Teresa Knirck began studying Russian at Richland High during the Cold War.
Americans were paranoid and fearful of the Eastern Bloc powerhouse.
Twenty years later, she was teaching Russian at Hanford High when relations between the two nations still were frosty.
But that didn't stop her from taking groups of Richland students to Moscow, St. Petersburg and Kiev between 1982 and 1995.
Never miss a local story.
That's truly how you learn about a culture and its language, said Knirck, who taught for more than 30 years before retiring this year.
But in the past decade, the number of Russian instructors in the Northwest has dramatically dwindled, along with some other languages.
"I worry a little bit," said Knirck. "I think (language) opens up the world to you."
Now, new graduation requirements starting with next year's freshman class could bring a resurgence to foreign language classes in Washington schools.
Educators say language courses are still recovering after years of budget cuts, making it hard to start programs and find and keep qualified teachers.
The revival of foreign language classes and a renewed focus on their importance in a global society and marketplace have many language teachers thrilled.
But building a successful language program has different challenges than other educational basics, such as math or science.
The class of 2019 and beyond will be required to take either two credits of a foreign language or courses related to a specified career path.
The Washington State Board of Education added the credits rule last spring to better prepare students for either a college education or for entering the work force after graduation.
"My guess is that you're going to see a growth of world language," said Kennewick Assistant Superintendent Ron Williamson.
Thousands of students already study foreign languages in Tri-City high schools, and hundreds more are enrolled in similar middle school classes and Spanish-English dual-language programs in Kennewick and Pasco schools.
Educators say language classes improve communication in the foreign language and a student's native language, and give students a better understanding of other cultures.
"I think people are recognizing the importance, and the importance of starting early," said Lauren Kiolet, a former language teacher and president of the Washington Association for Language Teaching, or WAFLT, in Olympia.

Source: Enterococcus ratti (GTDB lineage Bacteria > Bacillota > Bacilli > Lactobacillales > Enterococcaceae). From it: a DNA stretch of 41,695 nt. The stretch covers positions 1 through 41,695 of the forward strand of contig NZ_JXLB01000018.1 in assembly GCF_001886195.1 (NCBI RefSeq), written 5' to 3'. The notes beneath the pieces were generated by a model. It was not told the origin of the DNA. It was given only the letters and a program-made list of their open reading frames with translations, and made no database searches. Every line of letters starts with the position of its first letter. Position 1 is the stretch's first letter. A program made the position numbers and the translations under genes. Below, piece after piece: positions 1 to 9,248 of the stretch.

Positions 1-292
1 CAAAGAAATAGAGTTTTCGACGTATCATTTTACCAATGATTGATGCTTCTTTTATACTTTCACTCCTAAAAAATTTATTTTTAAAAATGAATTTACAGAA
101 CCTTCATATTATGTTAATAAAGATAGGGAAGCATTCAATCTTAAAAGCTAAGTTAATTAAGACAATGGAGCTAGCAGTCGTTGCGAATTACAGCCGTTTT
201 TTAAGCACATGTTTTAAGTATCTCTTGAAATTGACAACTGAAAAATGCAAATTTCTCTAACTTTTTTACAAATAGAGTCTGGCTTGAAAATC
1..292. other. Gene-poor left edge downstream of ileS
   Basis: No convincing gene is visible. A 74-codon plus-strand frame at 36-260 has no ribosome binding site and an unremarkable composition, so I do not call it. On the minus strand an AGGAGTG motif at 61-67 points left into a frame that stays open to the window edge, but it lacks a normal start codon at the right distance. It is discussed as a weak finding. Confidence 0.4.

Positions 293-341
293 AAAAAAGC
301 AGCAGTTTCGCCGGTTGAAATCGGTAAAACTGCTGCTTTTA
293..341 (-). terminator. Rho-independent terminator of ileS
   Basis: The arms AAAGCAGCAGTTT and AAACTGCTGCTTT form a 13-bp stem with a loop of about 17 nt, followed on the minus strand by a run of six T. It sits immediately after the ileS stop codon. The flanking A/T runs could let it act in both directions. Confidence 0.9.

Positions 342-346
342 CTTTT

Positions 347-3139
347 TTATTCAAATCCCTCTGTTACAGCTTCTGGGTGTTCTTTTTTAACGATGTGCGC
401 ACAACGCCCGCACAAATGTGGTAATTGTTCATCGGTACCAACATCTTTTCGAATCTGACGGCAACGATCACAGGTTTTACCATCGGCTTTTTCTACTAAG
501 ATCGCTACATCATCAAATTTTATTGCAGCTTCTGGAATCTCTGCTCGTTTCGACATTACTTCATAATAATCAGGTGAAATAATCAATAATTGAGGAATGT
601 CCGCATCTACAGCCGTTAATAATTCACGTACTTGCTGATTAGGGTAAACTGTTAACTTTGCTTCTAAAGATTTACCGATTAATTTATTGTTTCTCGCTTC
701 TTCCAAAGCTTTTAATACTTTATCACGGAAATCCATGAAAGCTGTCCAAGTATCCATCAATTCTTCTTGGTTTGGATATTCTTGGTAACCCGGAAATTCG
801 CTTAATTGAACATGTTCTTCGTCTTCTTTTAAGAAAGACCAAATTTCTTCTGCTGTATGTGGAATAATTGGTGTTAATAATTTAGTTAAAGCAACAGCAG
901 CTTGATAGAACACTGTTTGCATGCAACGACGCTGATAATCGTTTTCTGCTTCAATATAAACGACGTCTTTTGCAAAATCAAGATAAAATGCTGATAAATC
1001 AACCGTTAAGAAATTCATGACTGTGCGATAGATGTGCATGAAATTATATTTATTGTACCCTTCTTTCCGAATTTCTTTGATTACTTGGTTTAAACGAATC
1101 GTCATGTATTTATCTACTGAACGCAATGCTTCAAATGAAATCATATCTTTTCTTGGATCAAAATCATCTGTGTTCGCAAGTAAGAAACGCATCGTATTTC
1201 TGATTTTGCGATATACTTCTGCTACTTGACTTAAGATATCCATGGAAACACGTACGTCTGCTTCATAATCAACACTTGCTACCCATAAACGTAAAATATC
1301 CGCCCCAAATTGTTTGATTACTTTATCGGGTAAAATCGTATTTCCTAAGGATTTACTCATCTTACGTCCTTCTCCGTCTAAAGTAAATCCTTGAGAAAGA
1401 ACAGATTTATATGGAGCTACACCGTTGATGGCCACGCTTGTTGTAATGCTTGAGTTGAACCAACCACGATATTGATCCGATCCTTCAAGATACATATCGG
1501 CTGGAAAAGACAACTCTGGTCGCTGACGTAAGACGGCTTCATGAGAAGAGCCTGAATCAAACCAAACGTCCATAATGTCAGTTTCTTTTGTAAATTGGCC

Many colleges and universities encourage or require high school graduates to take some language classes before arriving on campus.
But language offerings at Washington high schools have shrunk in recent years -- particularly nontraditional languages such as Japanese, which was popular in the '90s.
Hanford High struggled to replace Knirck when she became a guidance counselor several years ago, so she went back to teaching a few Russian courses.
After she retired in June, administrators couldn't find a new teacher even though 40 students expressed interest in taking some level of Russian this year.
Kennewick High dropped German years ago because of lagging student interest.
In all, more than 1,900 Kennewick high school students took foreign language courses during the 2004-05 school year. That's dropped to 1,600 to 1,650 students each year in the past five years despite increased high school enrollment.
Only in the past 10 years have school districts shown interest in bolstering foreign language offerings, Kiolet said, likely a result of an increasingly global marketplace and students and parents wanting more academic options.
Language departments still are prone to budget cuts and being forced to take on more courses without additional money, she said.
And there is no indication that districts will receive more money for language courses to support the new graduation requirements.
Educators admit that much of the popularity of a language class has to do with the teacher. Programs can wither after a teacher leaves.
"It's hard to find another Teresa (Knirck)," agreed Richland Assistant Superintendent Todd Baddley.
Unlike core classes such as mathematics, science and English, what foreign language courses a school offers depends largely on what students request.